Changes to Mortgages in 2014 and What You Need to Know
If you’re planning on buying a home in 2014 anywhere in the Savannah Georgia or Pooler area, it’s best to know what changes are coming down the line in the mortgage industry. Of course, if you’re planning on paying cash these rules won’t apply to you but some taxes and current home-buying laws may.
One of the biggest changes is on the high-end FHA loans. Typically, the FHA loan limits in high-marketed area or high-cost areas tops out at $729,000. It’s been this limit for the last few years in order to get more buyers onto the market, especially in high cost areas. Starting January 1, 2014 that number will drop to $625,000. The standard in most areas including Georgia is $417,000 for an FHA backed loan. Those that apply for an FHA loan will be required to contribute 3.5% down payment towards the purchase price of the home including closing costs. Many lenders and mortgage brokers may be able to build that into the cost of the home if the property will appraise for higher. (You must speak with your mortgage lender and real estate agent in order to create a creative financing program.)
Other changes will come in the form of the application process. Typically, the home loan process is about 100 pages total. With new rulings and laws, lenders are getting stricter when it comes to application qualifications. Some applications may reach over 500 pages, especially for those self-employed or those that need to prove multiple incomes. The more complicated your income is the more the lender will require of you. It’s best to start now and set aside all of your tax returns, W-2’s, pay stubs, income, debts, assets and liabilities as well as any bank statements and credit card statements. The lenders will require all of these documents in order to qualify you for a home loan.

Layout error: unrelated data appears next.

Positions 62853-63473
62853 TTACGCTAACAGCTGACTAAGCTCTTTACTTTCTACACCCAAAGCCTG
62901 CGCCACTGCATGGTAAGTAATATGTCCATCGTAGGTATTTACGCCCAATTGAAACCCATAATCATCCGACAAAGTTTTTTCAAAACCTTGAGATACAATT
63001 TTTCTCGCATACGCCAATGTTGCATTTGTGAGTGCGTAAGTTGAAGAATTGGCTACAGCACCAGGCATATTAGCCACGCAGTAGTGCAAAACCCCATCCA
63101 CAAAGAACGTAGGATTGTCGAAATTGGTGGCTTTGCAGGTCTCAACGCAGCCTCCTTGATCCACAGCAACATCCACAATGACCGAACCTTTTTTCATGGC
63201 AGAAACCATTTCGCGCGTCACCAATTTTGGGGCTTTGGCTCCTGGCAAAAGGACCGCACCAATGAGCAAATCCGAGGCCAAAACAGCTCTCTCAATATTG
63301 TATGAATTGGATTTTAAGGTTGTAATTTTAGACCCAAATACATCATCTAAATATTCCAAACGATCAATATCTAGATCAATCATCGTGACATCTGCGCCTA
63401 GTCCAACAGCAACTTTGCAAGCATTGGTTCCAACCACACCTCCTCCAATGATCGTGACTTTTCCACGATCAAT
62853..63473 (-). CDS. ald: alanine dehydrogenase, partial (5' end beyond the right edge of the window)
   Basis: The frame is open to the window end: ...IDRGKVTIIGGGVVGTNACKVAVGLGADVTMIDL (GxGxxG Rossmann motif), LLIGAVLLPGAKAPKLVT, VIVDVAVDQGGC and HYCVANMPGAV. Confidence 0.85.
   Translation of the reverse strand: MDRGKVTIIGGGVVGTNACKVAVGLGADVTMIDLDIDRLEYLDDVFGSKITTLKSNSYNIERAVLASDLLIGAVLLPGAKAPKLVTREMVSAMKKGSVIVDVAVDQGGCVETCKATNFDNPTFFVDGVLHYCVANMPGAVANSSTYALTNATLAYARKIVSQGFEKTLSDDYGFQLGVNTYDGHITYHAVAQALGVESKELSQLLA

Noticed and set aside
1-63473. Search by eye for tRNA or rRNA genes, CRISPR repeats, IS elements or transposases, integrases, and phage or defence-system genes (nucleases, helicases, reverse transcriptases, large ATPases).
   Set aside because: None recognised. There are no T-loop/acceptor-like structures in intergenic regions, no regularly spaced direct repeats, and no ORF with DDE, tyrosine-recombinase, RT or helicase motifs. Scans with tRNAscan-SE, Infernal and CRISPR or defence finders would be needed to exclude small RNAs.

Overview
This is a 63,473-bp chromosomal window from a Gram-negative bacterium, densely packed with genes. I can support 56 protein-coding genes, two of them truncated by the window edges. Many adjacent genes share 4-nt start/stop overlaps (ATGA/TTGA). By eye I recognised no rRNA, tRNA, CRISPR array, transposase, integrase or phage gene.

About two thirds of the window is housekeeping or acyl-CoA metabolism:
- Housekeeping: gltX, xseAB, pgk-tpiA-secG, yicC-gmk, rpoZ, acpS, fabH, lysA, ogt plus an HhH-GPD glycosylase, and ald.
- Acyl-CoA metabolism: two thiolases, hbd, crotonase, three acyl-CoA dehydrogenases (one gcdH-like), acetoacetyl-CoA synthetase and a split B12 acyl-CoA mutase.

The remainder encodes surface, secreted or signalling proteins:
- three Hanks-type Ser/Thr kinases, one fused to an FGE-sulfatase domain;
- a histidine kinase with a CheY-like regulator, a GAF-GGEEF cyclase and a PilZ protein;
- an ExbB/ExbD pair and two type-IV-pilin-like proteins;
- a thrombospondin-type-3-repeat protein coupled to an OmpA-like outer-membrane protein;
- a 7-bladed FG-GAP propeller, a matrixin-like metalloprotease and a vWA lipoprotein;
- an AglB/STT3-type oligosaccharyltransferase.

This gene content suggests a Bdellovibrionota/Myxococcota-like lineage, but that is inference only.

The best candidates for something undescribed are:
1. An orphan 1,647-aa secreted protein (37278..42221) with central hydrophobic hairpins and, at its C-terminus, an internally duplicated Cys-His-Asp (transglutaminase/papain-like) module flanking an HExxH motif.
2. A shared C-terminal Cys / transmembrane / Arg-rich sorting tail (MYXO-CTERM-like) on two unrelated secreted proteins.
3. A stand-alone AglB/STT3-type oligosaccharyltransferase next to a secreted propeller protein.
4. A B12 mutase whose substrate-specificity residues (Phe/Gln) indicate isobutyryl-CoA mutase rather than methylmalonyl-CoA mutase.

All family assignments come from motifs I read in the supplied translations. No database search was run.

Another possible change is the expiration of the Mortgage Debt Forgiveness Relief Act. This allows those that have to sell their home with a short sale or foreclosure the opportunity to forgive the difference between what they owed on the home and what the home sold for. With this act not in place, previous homeowners are responsible for that difference as income, paying taxes on it at tax time. The debt forgiveness act allowed that debt to be forgiven. Although it’s not technically income – cash in their pocket – the IRS considers that income and requires taxes to be paid on it. If we do not get an extension of this act, those in the short sale and foreclosure process may be required to pay taxes on that difference.
You might think all of these changes are negative but really it’s a sign of a recovering housing market and economy. Things are getting better so lenders are getting a little bit stricter in order to provide loans to those that qualify. Most of us assume that the act will continue to be extended as it has for the last few years but it’s always good to know as much as you can about future changes especially if you’re applying for a mortgage in 2014.